Juveniles and the Criminal Justice System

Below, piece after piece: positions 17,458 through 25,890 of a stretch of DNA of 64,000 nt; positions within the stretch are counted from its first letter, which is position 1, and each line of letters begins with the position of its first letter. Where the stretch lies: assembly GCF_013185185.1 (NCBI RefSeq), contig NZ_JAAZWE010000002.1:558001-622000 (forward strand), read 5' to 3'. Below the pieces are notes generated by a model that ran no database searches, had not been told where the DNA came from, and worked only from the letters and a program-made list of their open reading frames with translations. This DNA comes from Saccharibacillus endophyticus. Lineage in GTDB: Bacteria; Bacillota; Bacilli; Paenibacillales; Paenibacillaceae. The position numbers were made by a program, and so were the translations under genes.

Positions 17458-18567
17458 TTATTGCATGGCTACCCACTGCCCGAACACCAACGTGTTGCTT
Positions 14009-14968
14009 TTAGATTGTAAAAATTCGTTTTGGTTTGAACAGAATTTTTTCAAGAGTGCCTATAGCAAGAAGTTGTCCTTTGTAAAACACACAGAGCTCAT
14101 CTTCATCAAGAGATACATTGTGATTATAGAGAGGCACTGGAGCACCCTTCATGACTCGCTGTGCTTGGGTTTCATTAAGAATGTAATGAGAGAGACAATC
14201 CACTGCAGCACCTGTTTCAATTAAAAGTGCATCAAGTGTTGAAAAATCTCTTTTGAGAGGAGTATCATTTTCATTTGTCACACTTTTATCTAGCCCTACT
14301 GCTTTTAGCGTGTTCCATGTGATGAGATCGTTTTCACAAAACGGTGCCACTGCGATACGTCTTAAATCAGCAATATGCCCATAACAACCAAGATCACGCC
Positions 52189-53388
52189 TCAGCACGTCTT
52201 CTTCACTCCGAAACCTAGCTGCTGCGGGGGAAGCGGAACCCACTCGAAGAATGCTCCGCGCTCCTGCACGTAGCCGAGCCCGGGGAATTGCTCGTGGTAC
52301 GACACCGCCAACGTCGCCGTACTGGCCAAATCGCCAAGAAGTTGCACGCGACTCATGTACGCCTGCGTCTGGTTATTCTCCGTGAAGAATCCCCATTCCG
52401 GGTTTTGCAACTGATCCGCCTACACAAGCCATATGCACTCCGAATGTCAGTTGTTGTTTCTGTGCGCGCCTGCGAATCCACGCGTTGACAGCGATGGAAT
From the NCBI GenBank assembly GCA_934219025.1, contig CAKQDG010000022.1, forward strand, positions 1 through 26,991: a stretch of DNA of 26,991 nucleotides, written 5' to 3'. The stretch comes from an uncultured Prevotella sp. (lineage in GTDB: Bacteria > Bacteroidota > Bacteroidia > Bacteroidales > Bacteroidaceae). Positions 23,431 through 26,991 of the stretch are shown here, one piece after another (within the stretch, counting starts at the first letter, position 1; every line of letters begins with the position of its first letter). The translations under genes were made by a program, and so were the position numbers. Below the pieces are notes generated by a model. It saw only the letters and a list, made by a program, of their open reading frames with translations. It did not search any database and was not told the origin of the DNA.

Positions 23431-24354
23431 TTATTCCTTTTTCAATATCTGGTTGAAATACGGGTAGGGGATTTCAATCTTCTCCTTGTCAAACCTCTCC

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Juveniles and the Criminal Justice system: Do they belong in adult court? By: Q. L. J. American Military University LSTD 502 December 25, 2011 THESIS “Yes. . . . I have come across some young people who are so sophisticated and who have committed such heinous crimes that the adult system is the place for them to be. I haven't come across a lot, but there have been some. . . . It can happen, and it does happen. . . .” - Judge LaDoris Cordell, Superior Court of Santa Clara County, California As the frequency and the seriousness of juvenile offending increases, our legislature has responded by making it easier for juvenile offenders to be tried as adults in the criminal justice system. This could be more harmful than helpful, as our juveniles get lost in a correctional system filled with hardened criminals, more opportunity to become repeat offenders, and less opportunity for rehabilitation. “If we could take every kid and surround the kid with full-time staffs of psychologists and child advocates and drug and alcohol counselors, then perhaps no kid should be in adult court. But the fact is, there are only a limited number of resources in the juvenile justice system, and they can only perform a limited number of functions. To optimize those services for the kids that can benefit the greatest amount from them, you have to make the hard call…..” Kurt Kumli, supervising deputy district attorney for the Juvenile Division of the Santa Clara County's District Attorney's office in California, makes a valid point when interviewed by PBS on whether Juveniles belong in the adult court system. Juvenile delinquents often need more than the juvenile justice system is prepared to provide. However state and federal jurisdictions have taken a “get tough” approach to juveniles who commit the more serious crimes, such as murder, armed robbery, and drug
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